Many of the headliners for this year's Austin City Limits Music Festival are known commodities. Who hasn’t heard a song by Guns N’ Roses, the Cure or Mumford and Sons? But among those names in the big-type on the lineup is Billie Eilish, a 17-year-old who skyrocketed to enormous fame seemingly overnight. If you’re a parent, you probably know that; many teens are flat-out obsessed. So for anyone preparing to take their kid to see Eilish during the festival but still unsure what the big deal is, here's a guide to one of the most famous teenagers in the world.

She’s how old again?

Yes, you've heard right: The pop phenom is just 17 years old, making her the youngest headliner in the festival’s 17-year history. With a Dec. 18, 2001, birthday, Eilish would have been younger than a year old when the inaugural ACL Fest took place in September 2002. Some acts on the bill that year? Wilco, Jimmie Vaughan, Emmylou Harris, Gary Clark Jr. and Asleep at the Wheel. Those last two are also playing this year's fest; Eilish and Clark actually share a time slot.

If you’re still not feeling old enough: In April, Eilish became the first person born in the 2000s to hit No. 1 on the Billboard 200 chart, when she released her debut record, "When We All Fall Asleep, Where Do We Go?" And her first hit song, “Ocean Eyes,” earned millions of listeners when she was only 14.

I guess I should give her a listen.

Yes, I’d recommend it.

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Well, this music doesn’t sound like what I was expecting.

How so?

Is she pop? Is she goth? I don’t get it. What even is a pop star anymore?

Fair questions. It’s 2019, and nothing means anything, but also everything means everything, and no one gets that better than the youths. Eilish, who comes from the internet and also Los Angeles, often sports slime-green hair, wears baggy athletic wear that is candy-colored as often as it is funereal, used her orthodontic aligner as a prop in a Fader cover story photo shoot and says “dude,” like, a lot.

And her music certainly isn’t the high-energy pop you might expect if you’ve tuned into Top 40 radio in years past. You’ve got pulsating beats and pretty melodies, but they’re often layered with spooky moans, industrial clanks and ghostly hushed whispers. Eilish’s music is not necessarily the soundtrack to anyone having the time of their lives. It’s more about internal reflection and morbid stuff, like death.

Yet, the music has struck one heck of a chord with her fans. She has more than 39 million Instagram followers, and the music video for her biggest single, “Bad Guy,” which dropped in March, has racked up around 557 million views so far. It features her mugging for the camera, having suburban toy car races, prodding at men’s severed heads floating in bags and sitting cross-legged atop a muscular fellow doing pushups. Normal teen stuff.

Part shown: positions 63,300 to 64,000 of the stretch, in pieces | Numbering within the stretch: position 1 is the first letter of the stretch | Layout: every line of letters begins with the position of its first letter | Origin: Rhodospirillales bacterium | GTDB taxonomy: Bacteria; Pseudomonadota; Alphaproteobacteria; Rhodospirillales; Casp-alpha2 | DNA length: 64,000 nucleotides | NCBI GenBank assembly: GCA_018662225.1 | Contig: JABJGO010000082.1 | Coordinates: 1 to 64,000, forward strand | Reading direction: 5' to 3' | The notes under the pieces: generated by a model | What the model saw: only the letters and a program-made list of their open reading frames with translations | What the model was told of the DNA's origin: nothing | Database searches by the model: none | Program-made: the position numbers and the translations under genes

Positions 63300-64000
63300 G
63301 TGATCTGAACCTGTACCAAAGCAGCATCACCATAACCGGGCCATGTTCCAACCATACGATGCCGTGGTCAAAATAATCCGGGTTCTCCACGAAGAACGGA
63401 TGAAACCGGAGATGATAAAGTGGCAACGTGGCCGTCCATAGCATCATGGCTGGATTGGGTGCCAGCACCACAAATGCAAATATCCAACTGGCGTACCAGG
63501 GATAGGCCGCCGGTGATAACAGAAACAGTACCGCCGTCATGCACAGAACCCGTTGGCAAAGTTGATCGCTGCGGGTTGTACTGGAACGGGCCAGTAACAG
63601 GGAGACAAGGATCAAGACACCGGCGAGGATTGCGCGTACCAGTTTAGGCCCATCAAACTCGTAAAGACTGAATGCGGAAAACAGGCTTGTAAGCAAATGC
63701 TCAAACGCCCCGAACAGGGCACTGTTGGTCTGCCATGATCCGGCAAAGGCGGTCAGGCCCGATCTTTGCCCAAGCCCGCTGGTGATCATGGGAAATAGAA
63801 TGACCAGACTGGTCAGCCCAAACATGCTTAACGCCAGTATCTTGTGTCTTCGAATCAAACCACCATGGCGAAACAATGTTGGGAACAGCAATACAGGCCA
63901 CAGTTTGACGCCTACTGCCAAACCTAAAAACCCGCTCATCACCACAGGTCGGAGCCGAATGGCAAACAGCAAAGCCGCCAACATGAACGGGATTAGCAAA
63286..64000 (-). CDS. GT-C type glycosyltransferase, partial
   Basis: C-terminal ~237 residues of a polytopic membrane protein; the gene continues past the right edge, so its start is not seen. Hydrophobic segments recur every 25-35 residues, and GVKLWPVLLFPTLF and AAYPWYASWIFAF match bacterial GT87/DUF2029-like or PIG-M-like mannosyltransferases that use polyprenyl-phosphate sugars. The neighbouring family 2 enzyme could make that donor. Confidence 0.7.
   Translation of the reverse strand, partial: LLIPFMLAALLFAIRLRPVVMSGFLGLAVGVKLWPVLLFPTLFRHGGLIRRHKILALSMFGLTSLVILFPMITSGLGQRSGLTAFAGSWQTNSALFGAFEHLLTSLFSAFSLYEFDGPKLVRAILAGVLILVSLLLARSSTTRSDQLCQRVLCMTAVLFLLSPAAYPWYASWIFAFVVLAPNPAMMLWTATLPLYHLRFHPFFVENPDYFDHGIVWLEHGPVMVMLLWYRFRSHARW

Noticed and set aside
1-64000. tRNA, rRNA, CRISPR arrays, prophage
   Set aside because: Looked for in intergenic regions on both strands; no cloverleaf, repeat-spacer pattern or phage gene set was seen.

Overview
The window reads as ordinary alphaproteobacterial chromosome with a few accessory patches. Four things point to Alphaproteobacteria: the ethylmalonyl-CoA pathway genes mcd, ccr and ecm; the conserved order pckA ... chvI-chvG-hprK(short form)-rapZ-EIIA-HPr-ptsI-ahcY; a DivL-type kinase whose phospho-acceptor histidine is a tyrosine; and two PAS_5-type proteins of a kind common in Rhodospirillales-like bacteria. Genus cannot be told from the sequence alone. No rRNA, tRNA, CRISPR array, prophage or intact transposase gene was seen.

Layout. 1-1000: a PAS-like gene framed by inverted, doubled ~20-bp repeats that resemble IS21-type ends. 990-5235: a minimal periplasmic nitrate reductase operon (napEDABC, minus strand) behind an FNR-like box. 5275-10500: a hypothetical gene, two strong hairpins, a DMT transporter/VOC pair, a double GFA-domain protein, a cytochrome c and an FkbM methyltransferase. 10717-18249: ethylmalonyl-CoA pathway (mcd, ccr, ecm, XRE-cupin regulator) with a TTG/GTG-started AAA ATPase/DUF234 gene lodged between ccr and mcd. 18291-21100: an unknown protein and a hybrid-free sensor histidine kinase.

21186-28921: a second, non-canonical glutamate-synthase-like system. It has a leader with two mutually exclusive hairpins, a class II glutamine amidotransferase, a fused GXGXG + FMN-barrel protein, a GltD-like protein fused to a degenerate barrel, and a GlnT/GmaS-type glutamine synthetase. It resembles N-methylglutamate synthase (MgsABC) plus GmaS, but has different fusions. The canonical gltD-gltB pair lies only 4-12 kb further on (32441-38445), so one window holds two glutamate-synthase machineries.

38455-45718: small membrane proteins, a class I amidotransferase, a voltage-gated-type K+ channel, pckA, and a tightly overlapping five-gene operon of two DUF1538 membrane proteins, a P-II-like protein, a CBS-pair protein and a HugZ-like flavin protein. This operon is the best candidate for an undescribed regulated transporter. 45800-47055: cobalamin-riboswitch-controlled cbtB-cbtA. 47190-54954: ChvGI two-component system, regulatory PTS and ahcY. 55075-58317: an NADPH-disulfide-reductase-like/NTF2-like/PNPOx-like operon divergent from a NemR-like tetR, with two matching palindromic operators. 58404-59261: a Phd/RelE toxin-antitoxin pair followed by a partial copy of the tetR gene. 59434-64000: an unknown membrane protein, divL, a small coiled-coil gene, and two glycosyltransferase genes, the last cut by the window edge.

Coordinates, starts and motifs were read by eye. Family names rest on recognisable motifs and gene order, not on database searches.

So what is it about her that fans love so much?

Eilish isn’t like most traditional female pop stars, and that’s what makes her relatable. She comes across as pretty odd, allowing young people to express their own odd parts (and we all have those parts). Eilish has even spoken in multiple interviews of her own voracious fandom for Justin Bieber when she was younger — a level of adoration that her audience now showers on her.

Moreover, she’s a fashion icon of a different kind. You might not be used to seeing a pop star wear exaggerated, oversized clothes and sneakers with ankle-high sports socks during every public appearance, from live shows to red carpet events. But Eilish recently explained her fashion choices with a startling wisdom in a Calvin Klein ad campaign. Aware of the risks of overexposure and unwilling sexualization, Eilish said, “I never want the world to know everything about me. … I mean, that’s why I wear big, baggy clothes. Nobody can have an opinion because they haven’t seen what’s underneath.”

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OK, that’s pretty cool. But I heard she has a song called “Xanny,” like Xanax. Should I be worried about her influence on my kid?

Quite the opposite, perhaps! Eilish’s sound and aesthetic definitely tend toward the dark and angsty, but don't jump to conclusions. She told the Guardian in March, “I have never done drugs, I’ve never got high, I’ve never smoked anything in my life.” And just check out the lyrics for “Xanny”: "I'm in their secondhand smoke/Still just drinking canned Coke/I don't need a xanny to feel better/On designated drives home/Only one who's not stoned/Don't give me a xanny now or ever.”

In that same Guardian interview, the young musician also revealed that the sentiment comes from real loss and that she has had friends die from drug overdoses.

So, do we think it’s gonna be a good show?

Oh yeah. I’m not saying that parents or anyone over the age of maybe 22 will be able to truly connect with Eilish the way her young fans do. However, the artist is almost impossibly likeable in person, her voice is strong in a live setting and her visual aesthetic is singular. Even if her music isn’t up your alley, you’ll appreciate witnessing a true snapshot of current youth culture. It’s odd, it’s new and it’s good.